Gayle McLaughlin and the Corporate Free Campaign for California Lieutenant Governor

By Editor Filed in News November 6th, 2017 @ 2:24 pm (Click here to read original article at Corporate Crime Reporter)

Gayle McLaughlin, the former mayor of Richmond, California, has launched what she calls a corporate free campaign for Lieutenant Governor of California.

Gayle McLaughlin

As mayor, along with the Richmond Progressive Alliance, McLaughlin challenged Big Soda with a soda tax referendum, raised the minimum wage,  implemented a rent control law, confronted the city’s largest employer Chevron on its health and safety practices, and sought to use eminent domain to take over underwater mortgages.

Now she wants to take her brand of corporate free governance statewide.

She’s up against a corporate funded Democratic Party establishment in California.

“I’m running for Lieutenant Governor. It’s a corporate free campaign,” McLaughlin told Corporate Crime Reporter in an interview last week. “And I’m spreading the word about building progressive alliances to gain local political power throughout the state. My campaign is networking these progressive organizations. And with that we have the power to address the statewide issues that I’m also championing – like single payer Medicare for All, free college, taxing the one percent, progressive millionaires tax, an oil extraction tax, reforming Proposition 13, banning fracking.”

When you ran for office in Richmond, you were a member of the Green Party. Now you are an independent. Why did you change?

“I was registered in the Green Party throughout the years I was mayor and prior to that. I decided to switch to no party preference early in 2016 so I could vote for Bernie Sanders. When I saw the momentum that Bernie Sanders was creating, the movement building, all of the enthusiasm, I wanted to be able to vote for him. In California, you could vote for a presidential candidate in the Democratic Party if you are registered no party preference. You could not vote in the Democratic Party primary if you were registered Green Party.”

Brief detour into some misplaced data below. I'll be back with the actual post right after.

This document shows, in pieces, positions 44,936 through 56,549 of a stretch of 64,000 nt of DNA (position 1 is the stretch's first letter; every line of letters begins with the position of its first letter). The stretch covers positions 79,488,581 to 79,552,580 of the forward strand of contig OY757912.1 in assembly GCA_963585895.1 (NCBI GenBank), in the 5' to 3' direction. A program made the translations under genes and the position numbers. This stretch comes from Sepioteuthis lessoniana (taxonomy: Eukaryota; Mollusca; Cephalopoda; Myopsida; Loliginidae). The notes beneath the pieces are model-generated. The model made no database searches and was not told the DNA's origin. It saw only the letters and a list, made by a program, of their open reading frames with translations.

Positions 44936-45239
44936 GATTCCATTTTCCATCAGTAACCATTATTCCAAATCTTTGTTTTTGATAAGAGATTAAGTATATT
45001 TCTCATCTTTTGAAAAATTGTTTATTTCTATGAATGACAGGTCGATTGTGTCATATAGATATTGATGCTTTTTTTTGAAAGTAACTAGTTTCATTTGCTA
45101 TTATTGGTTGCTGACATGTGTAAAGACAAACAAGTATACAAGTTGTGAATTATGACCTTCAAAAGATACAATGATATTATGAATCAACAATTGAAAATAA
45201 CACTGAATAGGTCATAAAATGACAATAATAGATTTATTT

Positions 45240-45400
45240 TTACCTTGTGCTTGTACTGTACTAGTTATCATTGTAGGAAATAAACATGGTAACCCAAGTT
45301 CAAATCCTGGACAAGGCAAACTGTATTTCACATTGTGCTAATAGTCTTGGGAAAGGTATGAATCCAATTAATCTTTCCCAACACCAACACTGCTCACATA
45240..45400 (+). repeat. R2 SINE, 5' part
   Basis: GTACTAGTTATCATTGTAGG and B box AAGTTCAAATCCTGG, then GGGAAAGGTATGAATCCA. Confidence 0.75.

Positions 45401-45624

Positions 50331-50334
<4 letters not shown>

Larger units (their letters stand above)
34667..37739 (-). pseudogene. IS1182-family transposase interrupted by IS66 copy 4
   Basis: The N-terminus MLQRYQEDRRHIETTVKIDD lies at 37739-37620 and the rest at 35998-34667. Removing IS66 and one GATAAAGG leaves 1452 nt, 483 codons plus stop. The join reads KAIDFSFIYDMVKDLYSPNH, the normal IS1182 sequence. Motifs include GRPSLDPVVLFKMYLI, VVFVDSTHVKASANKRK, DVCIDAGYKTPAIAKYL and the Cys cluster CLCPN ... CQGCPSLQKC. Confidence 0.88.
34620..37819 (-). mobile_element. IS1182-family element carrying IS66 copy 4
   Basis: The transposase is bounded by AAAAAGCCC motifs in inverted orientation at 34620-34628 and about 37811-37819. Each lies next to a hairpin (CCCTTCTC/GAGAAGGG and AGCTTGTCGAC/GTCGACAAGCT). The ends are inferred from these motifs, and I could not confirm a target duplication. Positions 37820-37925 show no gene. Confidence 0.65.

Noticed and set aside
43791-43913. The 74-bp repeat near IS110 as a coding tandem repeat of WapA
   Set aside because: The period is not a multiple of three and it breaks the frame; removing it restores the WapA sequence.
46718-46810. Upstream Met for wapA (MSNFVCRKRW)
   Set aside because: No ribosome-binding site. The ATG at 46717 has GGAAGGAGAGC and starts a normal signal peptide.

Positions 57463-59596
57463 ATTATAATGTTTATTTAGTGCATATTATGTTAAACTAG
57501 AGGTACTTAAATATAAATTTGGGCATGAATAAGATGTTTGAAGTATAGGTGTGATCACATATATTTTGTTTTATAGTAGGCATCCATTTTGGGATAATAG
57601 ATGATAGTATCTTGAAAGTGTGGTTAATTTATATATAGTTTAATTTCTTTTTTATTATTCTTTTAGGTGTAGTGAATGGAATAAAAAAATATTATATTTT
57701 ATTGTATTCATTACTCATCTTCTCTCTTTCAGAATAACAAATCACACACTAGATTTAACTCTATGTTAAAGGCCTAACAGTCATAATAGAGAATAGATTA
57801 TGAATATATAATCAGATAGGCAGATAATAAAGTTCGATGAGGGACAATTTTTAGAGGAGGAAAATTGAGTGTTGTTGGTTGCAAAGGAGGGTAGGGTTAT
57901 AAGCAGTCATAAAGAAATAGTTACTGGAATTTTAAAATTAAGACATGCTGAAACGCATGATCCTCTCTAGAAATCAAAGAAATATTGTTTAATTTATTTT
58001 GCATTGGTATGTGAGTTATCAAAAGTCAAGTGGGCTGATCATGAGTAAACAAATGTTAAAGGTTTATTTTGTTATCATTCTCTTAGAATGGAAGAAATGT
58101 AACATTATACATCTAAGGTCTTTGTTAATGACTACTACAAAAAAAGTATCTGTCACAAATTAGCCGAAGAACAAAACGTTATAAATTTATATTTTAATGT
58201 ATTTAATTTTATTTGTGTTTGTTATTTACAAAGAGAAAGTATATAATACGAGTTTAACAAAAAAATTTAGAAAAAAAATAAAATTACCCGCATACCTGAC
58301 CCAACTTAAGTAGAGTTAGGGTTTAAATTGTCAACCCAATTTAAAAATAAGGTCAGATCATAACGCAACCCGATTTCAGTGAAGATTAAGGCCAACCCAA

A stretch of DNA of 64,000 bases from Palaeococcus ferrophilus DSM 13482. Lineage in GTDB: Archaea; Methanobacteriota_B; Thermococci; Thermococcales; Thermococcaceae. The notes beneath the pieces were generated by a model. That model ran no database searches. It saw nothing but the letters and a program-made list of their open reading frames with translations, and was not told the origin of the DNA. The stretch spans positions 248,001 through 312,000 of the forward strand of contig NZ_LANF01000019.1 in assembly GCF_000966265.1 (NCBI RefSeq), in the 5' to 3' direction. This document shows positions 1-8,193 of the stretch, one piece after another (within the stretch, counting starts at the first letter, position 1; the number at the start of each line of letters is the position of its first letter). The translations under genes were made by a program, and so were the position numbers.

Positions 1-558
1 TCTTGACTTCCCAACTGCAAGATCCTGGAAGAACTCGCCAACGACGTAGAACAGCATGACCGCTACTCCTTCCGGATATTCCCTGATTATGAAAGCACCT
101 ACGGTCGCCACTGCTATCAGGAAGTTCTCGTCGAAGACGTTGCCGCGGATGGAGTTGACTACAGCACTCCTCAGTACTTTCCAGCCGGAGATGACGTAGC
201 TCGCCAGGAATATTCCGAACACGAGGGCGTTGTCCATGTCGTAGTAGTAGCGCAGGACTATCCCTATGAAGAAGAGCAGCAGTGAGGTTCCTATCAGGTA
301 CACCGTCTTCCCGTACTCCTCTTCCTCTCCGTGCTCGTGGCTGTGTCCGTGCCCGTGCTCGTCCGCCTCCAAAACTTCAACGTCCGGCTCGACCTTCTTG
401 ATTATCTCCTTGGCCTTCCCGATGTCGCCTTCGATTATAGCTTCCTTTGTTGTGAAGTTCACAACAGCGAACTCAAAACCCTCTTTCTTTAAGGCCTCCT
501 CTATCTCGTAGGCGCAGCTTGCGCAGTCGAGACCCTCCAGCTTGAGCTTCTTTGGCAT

“Afterward, I decided to stay no party preference. We need to address the issues. People of different parties – progressive Democrats, Green Party members, the millions in California who have no party affiliation – we need to bring people together. This campaign allows me to deepen those relationships regardless of people’s party preference. That’s why I chose to stay no party preference.”

“I am finding that people want to unite around progressive values. That’s what I’m promoting, going up and down the state encouraging these progressive alliances. That’s what we did with the Richmond Progressive Alliance. We are an alliance that has people from various parties. We affiliate not based on parties, but based on values. People are receptive to it. People are fed up with the corporate controlled two party system. Many are fighting the good fight within the Democratic Party — they want to retake control of the party. Those are the Berniecrats that are fighting that battle. I support that battle. But I chose to stay outside the two party system. The outcome of reforming the Democratic Party is uncertain at best. But regardless of whether people are still in the Democratic Party, they still are very receptive to my message. They understand that my standing as an independent is important. They are embracing me. They are standing with me for all of the issues that need to be implemented in California.”

“At this point, party is not as significant. Movement building is key. At some point, every movement needs a party to represent it. At this point, we don’t know. Will it be a new party? What party would that be? At this point, it’s just coming together as progressives to keep our heads above water. And then we will swim together to shore and brainstorm what our party structure will look like. I am of the belief that now is the time not for party building, but for movement building.”

“Chevron has been in the city for over 100 years and greatly harmed the community’s health and the city’s reputation. People know that Richmond has this big refinery. And it limits our ability to attract new businesses.”